Elizabeth H. Klampert is the Director of Library Services for the Association of the Bar of the City of New York. Ms. Klampert was formerly a litigator for five years, specializing in professional liability litigation. Before attending law school, she was a corporate librarian for twelve years, holding management positions in libraries in a number of large organizations, including Rainier National Bank in Seattle, Deloitte & Touche, and Merrill Lynch, both in New York. She received both her BA in English and MLS from the University of Washington in Seattle. She received her JD at the Benjamin N. Cardozo School of Law in New York.
(Archived December 1, 1997)
I hardly know where to begin, it’s been such an exciting month! The DOJ finally decides to get tough with Microsoft, Reed-Elsevier decides to take over Kluwer and fall has definitely arrived. I’ll start with some personal notes.
On October 21, Sabrina I. Pacifici (the illustrious LLRX editor) and I did a joint two hour presentation at PLI’s “Technology and the 21st Century Law Firm” seminar here in New York. Sabrina gave a presentation about the intranet she and her staff developed called “InfoWeb,” a very impressive one, I must add! I discussed the “virtual law library” and its place in the “virtual law firm.” The audience seemed responsive and, in the panel discussion held later that day, we had some pretty lively exchanges.
My view of the “virtual law library” is a skeptical one. That is, while we have aspects of one today, we are far from being able to rely on technology to provide us with all the information we need electronically. As one librarian put it recently, “Why would I want a library where information may become unavailable due to a technological glitch?” 1 Having survived a system crash earlier this year and finding myself cut off from e-mail, as well as all those other great things on the network, I am very much a believer not only in hard copy, but redundancy in various forms. The keywords here are “backup, backup, and more backup” (or, perhaps, “mirror site, mirror site, mirror site”).
Which is not to say that I don’t want anything to do with technology. Far from it. Let’s just use some common sense about it and recognize that we need to use all of our resources judiciously, including books when appropriate!
Moving on to another issue that hits us squarely in the pocketbook, Reed-Elsevier and Kluwer announced very recently that they will merge. Since Kluwer has only recently taken over CCH and been somewhat clueless as to how to handle that publisher, I am somewhat cautiously optimistic about this merger. Reed-Elsevier does seem to be quite clued-in to the legal market and, with CCH products now available in some fashion on LEXIS-NEXIS, may provide us with an alternative to print. However, all of this consolidation does not necessarily bode well for the legal community and will likely prove to be more costly than any of us would wish.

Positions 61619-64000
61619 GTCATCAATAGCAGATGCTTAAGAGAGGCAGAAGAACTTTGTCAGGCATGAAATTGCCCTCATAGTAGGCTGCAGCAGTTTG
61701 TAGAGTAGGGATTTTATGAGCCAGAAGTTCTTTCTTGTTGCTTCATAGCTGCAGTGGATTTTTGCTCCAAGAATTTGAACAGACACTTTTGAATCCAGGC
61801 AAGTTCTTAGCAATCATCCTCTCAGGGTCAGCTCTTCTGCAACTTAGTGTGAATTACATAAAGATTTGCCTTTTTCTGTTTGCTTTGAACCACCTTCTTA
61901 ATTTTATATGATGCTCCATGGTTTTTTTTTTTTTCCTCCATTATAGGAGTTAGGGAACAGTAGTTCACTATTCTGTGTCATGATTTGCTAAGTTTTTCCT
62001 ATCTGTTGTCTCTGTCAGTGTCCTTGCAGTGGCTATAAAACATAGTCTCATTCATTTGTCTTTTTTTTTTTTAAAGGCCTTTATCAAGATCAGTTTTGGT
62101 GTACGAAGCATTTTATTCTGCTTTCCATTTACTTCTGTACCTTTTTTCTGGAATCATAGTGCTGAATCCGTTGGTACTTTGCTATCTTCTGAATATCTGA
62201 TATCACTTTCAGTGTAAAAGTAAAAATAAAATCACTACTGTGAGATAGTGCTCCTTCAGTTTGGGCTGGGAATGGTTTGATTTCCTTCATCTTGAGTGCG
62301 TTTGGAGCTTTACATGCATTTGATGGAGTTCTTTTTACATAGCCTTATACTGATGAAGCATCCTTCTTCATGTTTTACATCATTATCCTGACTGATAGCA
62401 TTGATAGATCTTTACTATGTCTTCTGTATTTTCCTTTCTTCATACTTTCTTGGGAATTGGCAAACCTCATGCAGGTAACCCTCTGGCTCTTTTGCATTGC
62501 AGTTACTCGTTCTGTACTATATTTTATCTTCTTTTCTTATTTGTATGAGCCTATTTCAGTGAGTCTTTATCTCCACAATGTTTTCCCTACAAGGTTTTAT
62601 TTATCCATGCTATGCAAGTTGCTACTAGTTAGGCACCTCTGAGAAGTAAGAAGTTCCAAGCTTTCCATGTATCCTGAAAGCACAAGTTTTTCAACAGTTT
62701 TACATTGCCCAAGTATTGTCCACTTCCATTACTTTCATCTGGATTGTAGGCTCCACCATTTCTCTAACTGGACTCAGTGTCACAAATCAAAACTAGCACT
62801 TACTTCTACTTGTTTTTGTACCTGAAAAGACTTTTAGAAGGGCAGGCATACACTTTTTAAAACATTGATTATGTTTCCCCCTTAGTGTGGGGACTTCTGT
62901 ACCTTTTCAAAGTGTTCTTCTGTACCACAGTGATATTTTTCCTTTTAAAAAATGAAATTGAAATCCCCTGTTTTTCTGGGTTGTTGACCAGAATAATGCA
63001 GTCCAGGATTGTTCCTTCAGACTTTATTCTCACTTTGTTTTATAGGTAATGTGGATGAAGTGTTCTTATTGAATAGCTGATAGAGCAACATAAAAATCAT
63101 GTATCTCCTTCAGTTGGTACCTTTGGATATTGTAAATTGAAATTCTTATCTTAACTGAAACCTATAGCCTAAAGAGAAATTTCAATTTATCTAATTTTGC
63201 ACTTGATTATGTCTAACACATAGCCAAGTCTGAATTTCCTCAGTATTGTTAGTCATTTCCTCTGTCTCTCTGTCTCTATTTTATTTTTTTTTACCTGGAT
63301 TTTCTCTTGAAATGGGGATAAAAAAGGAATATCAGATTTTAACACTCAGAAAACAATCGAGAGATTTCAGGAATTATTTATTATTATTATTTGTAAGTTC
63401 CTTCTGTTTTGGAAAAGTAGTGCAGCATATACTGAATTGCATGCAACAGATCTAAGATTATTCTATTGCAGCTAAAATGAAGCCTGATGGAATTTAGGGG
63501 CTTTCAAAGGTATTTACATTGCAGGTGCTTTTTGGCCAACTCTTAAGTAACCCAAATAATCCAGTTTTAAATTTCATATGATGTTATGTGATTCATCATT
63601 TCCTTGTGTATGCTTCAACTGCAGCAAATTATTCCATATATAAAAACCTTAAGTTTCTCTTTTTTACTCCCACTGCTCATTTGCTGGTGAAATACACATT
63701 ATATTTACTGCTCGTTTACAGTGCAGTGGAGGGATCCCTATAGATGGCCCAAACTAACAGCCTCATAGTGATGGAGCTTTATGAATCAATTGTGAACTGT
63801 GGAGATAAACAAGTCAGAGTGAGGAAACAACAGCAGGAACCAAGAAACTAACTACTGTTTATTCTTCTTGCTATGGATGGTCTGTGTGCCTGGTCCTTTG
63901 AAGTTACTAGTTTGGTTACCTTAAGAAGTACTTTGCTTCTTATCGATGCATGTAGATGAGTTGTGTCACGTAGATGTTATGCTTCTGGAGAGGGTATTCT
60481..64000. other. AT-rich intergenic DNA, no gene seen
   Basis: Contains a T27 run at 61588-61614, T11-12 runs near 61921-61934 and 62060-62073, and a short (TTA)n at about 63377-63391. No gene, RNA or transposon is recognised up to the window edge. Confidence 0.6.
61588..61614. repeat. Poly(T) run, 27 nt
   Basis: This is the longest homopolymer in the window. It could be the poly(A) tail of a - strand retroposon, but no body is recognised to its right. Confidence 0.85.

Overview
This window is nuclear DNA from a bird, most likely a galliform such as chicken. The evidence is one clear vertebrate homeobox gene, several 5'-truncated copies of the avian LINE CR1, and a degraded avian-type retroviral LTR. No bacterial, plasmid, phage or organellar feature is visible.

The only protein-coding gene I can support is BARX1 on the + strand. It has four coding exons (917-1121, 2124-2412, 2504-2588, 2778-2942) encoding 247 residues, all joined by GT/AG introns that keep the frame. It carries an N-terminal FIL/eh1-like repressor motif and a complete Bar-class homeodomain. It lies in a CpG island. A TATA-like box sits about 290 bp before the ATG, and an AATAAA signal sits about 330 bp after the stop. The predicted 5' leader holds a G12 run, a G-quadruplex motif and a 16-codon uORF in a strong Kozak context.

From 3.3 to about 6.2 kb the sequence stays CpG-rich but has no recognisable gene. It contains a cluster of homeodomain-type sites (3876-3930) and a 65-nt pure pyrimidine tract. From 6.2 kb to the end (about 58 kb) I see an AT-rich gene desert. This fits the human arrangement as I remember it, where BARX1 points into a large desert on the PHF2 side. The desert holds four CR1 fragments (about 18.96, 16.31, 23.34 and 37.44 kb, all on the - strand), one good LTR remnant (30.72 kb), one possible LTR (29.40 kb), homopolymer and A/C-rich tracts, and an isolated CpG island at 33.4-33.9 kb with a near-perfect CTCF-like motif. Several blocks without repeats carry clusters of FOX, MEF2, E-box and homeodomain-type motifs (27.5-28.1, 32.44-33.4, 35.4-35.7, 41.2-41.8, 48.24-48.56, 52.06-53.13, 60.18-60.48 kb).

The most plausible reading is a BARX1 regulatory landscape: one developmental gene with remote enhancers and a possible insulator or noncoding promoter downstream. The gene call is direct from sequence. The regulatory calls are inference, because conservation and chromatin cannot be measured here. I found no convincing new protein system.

Most librarians, aka information professionals, with whom I’ve spoken about this and other issues, readily agree that providing information in many formats is the best way to go. However, not all of our constituents (the attorneys) are on board with this concept yet. Many attorneys (including young ones) prefer searching in the book and won’t touch CD-ROMs with a ten-foot pole. Others will use them reluctantly if there is nothing else available. Many are enthusiastic about the Internet until they end up spending way too much time trying to find something. Still others complain about the cost of LEXIS-NEXIS and WESTLAW. Well, no one said this was going to be easy!
Technology is producing some interesting changes with regard to our profession and not just opportunities to produce intranets, worthy projects though they are. Here in New York, the Manhattan District Attorney’s office is advertising for the newly created position of Information Manager — candidates must be experienced law librarians. Out in Colorado, a new library school was established. The list goes on. There seems to be a recognition that, as Roberta Cooper Ramo noted a year ago, “[l]ibrarians, perhaps an old-fashioned term…, will do increasingly greater amounts of our groundwork and will become even stronger forces in our practices and our worlds.” 2
Lest you think I’m getting soft here, just one technical note and I’ll sign off. Recently, I needed to do some Internet research on electronic court filing (another column). Since my usual ISP was asleep at the wheel, I decided to use MSN, my only backup ISP. The article I needed was in PDF format, so I fired up the Adobe Acrobat Reader. Well, folks, in a 28.8 environment, there seems to be an incompatibility between Internet Explorer and Adobe Acrobat. The time it took for the latter to “paint” the document to my screen was excruciatingly slow. When I went in later that day and used Netscape, I got it, in comparison, blindingly fast.
I’ve tended to like Netscape more than the Internet Explorer, for a variety of reasons (OK, I have trouble dealing with large behemoths), but this was a good example of a product (Adobe Acrobat) that I’ve been using for a long time in the Netscape environment that did not perform well in the Internet Explorer environment. I’m sure that many of you can provide other instances. One concern here is that, with a move by the courts to electronic court filing using PDF, Internet Explorer users are going to be very frustrated unless some changes are made. Right now, most of the courts using PDF are also using Netscape.
As ever, please send me your experiences with and anecdotes about technology — the good, the bad, the ugly. We’ll print what fits.
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